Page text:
A Bud Light wholesale distributor in Alabama made an impassioned plea to locals to stop boycotting the beer brand, insisting that his business did not “support” the polarizing partnership with Dylan Mulvaney amid ongoing backlash and a staggering drop in sales nationwide.
Steve Tatum, general manager of Bama Budweiser in Montgomery, Alabama, described the impact of the boycotts in a radio ad he paid for that aired on several local stations. Tatum said his company, which employs close to 100 Montgomery residents, “did not support” the promotional campaign with Mulvaney in a desperate attempt to win back customers.
“There’s been a lot of discussion, frustration and even anger across the country regarding just one single can made of Bud Light that was produced for a social media influencer,” Tatum said.
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“We too at Bama Budweiser are upset about it and have made our feelings known to the top leadership at Anheuser-Busch. The voice of the consumer has been heard, and Anheuser-Busch has taken action. We at Bama Budweiser, an independent wholesaler, employ around 100 people who live here, work here, and our children go to school here,” he went on.
“There was one single can made. It was not for sale and was not properly approved. As a result, the Bud Light brand has new leadership. Dylan Mulvaney is not under contract with Bud Light,” Tatum stressed. “The videos you may have seen are Mulvaney’s own social media posts that went viral and many web-based news outlets have distorted the story. You deserve to know the truth and life is too short to let a couple of individuals decide what you can eat or drink or spend your hard-earned money on.”
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“We do not, and as I said before, did not support this issue involving Dylan Mulvaney,” he emphasized.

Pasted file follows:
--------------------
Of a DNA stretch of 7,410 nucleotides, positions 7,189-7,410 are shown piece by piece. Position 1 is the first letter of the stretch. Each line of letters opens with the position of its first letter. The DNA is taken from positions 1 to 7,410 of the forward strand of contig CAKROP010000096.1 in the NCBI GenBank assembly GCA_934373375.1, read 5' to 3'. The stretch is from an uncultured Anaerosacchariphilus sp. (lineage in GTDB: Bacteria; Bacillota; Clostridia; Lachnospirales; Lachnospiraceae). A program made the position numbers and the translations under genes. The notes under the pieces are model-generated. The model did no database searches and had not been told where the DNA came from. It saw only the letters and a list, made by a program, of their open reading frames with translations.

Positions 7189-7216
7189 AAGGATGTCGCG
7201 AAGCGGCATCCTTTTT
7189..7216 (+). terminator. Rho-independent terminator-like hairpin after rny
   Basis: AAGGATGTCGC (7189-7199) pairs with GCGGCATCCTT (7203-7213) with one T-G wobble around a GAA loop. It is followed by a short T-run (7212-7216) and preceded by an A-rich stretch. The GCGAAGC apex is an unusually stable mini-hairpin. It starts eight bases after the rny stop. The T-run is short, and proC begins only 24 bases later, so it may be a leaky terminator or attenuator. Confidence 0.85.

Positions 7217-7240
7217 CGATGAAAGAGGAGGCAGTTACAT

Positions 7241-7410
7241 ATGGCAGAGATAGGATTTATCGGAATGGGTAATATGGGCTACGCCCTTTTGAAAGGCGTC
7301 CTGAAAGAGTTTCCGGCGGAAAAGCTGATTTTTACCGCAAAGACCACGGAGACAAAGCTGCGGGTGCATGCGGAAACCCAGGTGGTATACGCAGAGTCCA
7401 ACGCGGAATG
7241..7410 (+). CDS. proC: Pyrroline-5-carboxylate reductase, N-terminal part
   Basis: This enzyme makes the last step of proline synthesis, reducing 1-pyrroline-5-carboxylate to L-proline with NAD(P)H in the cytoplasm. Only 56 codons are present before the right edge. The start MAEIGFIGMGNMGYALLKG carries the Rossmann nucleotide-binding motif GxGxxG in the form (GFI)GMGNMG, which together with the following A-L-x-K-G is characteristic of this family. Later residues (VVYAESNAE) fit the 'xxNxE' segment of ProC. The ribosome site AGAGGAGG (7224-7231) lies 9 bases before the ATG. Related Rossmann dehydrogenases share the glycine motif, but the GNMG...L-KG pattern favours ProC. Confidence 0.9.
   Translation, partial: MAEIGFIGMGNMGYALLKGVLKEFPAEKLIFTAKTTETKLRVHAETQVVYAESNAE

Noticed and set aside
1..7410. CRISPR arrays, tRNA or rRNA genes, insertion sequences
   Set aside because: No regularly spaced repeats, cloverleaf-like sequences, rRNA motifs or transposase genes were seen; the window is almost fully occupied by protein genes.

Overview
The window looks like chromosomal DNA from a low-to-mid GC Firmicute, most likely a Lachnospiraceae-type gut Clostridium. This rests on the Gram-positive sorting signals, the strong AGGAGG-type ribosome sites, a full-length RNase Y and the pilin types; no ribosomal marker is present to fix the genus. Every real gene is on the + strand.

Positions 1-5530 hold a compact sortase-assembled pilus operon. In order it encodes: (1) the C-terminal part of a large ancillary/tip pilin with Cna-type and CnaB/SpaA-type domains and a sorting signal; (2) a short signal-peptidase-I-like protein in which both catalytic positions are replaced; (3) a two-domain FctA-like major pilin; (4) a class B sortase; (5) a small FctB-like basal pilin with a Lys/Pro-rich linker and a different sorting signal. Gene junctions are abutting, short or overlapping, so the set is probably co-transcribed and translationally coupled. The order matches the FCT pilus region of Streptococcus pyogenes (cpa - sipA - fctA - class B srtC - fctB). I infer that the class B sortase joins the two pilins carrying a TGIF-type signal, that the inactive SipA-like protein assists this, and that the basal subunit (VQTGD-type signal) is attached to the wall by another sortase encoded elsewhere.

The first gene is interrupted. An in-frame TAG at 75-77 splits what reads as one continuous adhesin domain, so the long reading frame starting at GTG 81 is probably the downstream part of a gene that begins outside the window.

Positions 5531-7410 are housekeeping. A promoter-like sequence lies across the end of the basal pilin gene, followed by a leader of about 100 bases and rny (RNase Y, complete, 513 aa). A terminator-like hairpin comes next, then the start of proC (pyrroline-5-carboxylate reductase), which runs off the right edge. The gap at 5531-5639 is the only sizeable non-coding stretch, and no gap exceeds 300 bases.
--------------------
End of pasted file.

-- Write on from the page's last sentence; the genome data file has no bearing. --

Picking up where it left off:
The ad comes as backlash over the Mulvaney collaboration continued into its sixth week, heightening concern among distributors over whether the beer maker can successfully recover from the branding nightmare as sales continue to plummet.
Compared to a year ago, retail sales of Bud Light in the U.S. were down by 23.6% in the week ending on May 6, surpassing the 23.3% decline the brand saw in the last week of April, according to data from Bump Williams Consulting and NielsenIQ, cited by the New York Post. The beer brand reportedly informed wholesalers this week it would buy back unsold beer once it expires in an attempt to salvage relationships with distributors. The nationwide boycotts cost the beer maker over $5 billion in losses to date.
In the meantime, Anheuser-Busch has since attempted to make amends with its customers. Bud Light marketing vice president Alissa Heinerscheid and Daniel Blake, who oversees marketing for Anheuser-Busch’s mainstream brands, both took a leave of absence after the backlash, particularly after Heinerscheid was caught in an interview blasting the brand as “fratty” with “out of touch humor.” A new country-based ad aired during the NFL Draft on April 27 as part of a new campaign.
The company has also attempted to contextualize the Mulvaney videos, explaining that a “third-party ad agency” was responsible for the collaboration with no intention to sell the can. Anheuser-Busch stated that the marketing firm has since been fired, though it declined to name the company.
Anheuser-Busch also originally put out a statement to Fox News Digital regarding the can.
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“Anheuser-Busch works with hundreds of influencers across our brands as one of many ways to authentically connect with audiences across various demographics. From time to time we produce unique commemorative cans for fans and for brand influencers, like Dylan Mulvaney. This commemorative can was a gift to celebrate a personal milestone and is not for sale to the general public,” an Anheuser-Busch spokesperson told Fox News Digital.